Adjusting to COVID-19
Like many people, running is a huge part of my life and something that I really enjoy. I love to run with my friends and my club, Horsforth Harriers, and have a good chat along the way. I also love the thrill and excitement of races, parkruns and especially the club team relay races. There is much more to running than the legs turning over mile after mile, and people who run find their motivation in different ways.
For the last couple of years, I’ve had a bit of a turbulent relationship with running, having developed a real dependency on running. I craved the endorphin high from running, and the compulsion to exercise was really strong and something that made me feel safe and in control when other things didn’t. I’ve had a lot of professional support to address this and have started to make some real progress. I’m better at looking after myself, I learn from my mistakes and I mostly run for the joy of it rather than to avoid difficult feelings. Running really helps me to feel grounded and enjoy the freedom of it and the places I can explore.
Then came along COVID-19… It felt to me as though it was there in the distance and then suddenly started hurtling towards us at break neck speed with huge changes to our lives implemented within such a short space of time. It was a lot to take in, particularly the scale of the situation and the changes we were asked to make. It was like someone pulled the rug from under my feet and burnt it too. The gym closed, there was no swimming, and I found myself with my 3 young kids at home 24/7 and big decisions to make about the course I’m doing at uni and how I was going to fit work in. I found it really really hard. I was heartbroken taking my children out of school and that loss of regular support and friendship. I miss my friends and family, especially being able to sit in the same physical space as my friends.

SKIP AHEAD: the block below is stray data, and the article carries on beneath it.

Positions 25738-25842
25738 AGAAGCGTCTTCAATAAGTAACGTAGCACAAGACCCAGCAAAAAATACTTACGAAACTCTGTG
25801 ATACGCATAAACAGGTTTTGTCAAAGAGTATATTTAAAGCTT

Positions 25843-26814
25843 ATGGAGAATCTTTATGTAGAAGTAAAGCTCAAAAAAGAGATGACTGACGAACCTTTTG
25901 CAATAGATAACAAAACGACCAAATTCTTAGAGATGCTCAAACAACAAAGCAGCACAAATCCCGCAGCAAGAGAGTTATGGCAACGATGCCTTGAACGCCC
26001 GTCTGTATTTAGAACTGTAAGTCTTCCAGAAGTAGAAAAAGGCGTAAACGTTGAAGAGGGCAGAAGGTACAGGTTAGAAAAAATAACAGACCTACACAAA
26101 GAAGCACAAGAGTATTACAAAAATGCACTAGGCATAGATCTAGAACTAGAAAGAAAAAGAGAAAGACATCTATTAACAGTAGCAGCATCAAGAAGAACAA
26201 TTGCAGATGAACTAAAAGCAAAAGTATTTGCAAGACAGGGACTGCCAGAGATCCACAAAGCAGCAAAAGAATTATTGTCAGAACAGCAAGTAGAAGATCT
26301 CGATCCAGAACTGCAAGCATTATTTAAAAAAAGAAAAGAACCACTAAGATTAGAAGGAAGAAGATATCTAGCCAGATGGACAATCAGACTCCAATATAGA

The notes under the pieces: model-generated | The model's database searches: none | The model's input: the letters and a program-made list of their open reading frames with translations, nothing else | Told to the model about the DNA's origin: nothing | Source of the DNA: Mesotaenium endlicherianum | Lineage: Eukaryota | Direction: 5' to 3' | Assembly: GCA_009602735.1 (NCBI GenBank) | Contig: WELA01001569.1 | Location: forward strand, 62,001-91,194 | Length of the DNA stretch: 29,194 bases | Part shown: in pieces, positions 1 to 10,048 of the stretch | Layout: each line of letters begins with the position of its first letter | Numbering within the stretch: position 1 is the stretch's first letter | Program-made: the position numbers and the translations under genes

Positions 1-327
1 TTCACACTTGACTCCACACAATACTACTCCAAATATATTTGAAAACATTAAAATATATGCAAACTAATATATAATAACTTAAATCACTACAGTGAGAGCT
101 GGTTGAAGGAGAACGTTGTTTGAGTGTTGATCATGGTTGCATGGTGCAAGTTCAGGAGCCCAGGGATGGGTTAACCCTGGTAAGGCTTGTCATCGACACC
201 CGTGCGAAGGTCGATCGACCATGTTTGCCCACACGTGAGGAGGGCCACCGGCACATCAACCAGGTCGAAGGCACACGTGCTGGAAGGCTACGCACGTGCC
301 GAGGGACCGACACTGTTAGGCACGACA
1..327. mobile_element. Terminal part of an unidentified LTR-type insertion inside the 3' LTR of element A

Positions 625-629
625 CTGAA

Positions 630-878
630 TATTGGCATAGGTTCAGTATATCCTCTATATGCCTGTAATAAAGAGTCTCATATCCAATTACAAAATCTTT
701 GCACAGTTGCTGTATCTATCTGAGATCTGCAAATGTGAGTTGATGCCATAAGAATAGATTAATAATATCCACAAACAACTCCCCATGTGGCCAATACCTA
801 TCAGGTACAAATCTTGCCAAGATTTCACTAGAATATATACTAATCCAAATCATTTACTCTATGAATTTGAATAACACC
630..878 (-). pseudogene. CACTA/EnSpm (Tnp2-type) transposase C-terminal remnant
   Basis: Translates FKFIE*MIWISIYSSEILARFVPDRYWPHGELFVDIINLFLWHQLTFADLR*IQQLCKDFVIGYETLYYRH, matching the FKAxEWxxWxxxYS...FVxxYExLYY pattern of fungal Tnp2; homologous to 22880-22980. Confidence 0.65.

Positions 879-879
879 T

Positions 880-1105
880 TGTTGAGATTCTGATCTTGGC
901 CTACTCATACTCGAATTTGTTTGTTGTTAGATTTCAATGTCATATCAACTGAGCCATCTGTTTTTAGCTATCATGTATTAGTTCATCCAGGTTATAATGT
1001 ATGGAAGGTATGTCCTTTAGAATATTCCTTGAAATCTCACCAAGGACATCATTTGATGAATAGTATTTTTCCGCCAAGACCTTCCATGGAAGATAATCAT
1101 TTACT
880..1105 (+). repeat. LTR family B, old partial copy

But mix this also with the guilty feelings that I have for only being asked to stay inside, not risk my life. What justification do I have for finding it hard? As I felt guilty I did what many other people probably do, I felt less good about myself. Bad habits came back and old behaviours that I’ve tried really hard to get rid of. I really craved a fast run to try and take the edge off the feeling. I know from experience that these will pass in time.
As well as losing the motivating to look after myself, there was the loss of the goals. With no triathlon and no other races in sight I found myself thinking “what does it matter?” So I’m working hard on combating those thoughts. It’s definitely given me a chance to reset though. I absolutely hate that my exercise routine has gone but in all honesty it probably wasn’t ideal so this is an opportunity to try something different. It’s uncomfortable and testing. I’m doing more strength training and much less cardio. I’d like to try some more yoga but finding time has proved difficult.
Although I like the spontaneity of a run with a friend I like to have my exercise planned out in advance as it gives me the safe feelings I need. I’m still working out what my new routine is and not knowing it is definitely resulting in a resurgence of anxious feelings. I’m trying to find a new structure and routine that works within the new constraints. I can’t take the children out on their bikes or for a walk in the woods if I want some time to go for a walk or run on my own for headspace so it’s a juggling act and case of trial and error for now. I really enjoyed a run at sunset last week and took the time to sit and watch the sun go down. I plan to try the same for sunrise; things I wouldn’t have thought of had it not been for trying to make my solo runs from my doorstep a bit more interesting.
One of the things that I love about running, and even more than ever now, is the freedom and the fresh air. If I don’t want to use up my exercise allowance but still want time outdoors to myself, I am planning to get up early and sit outside with a hot drink and book. I think that may be just what I need too.
I hope people are able to reach out to others and talk about how COVID-19 has affected their running and their plans for races and other events. The change and uncertainty is hard. But if we can see it as an opportunity for a reset, or to try out something new, then that has to be a good thing. It may take some time though and it’s OK to find it hard in the short-term while new things are worked through. It’s uncertain times and we don’t know what lies ahead at the moment. I have been fortunate that members of my local running club Horsforth Harriers are working together to help each other. We have virtual runs where people set off at the same time but in different locations/directions, virtual pub night where people get together over a video link for a drink, Strava segment of the week competitions, and “Challenge Yourself” activities put together by one of our coaches. It’s a time to be creative and come up with new ideas. But please also look out for the people who may have gone quiet and may be finding it hard.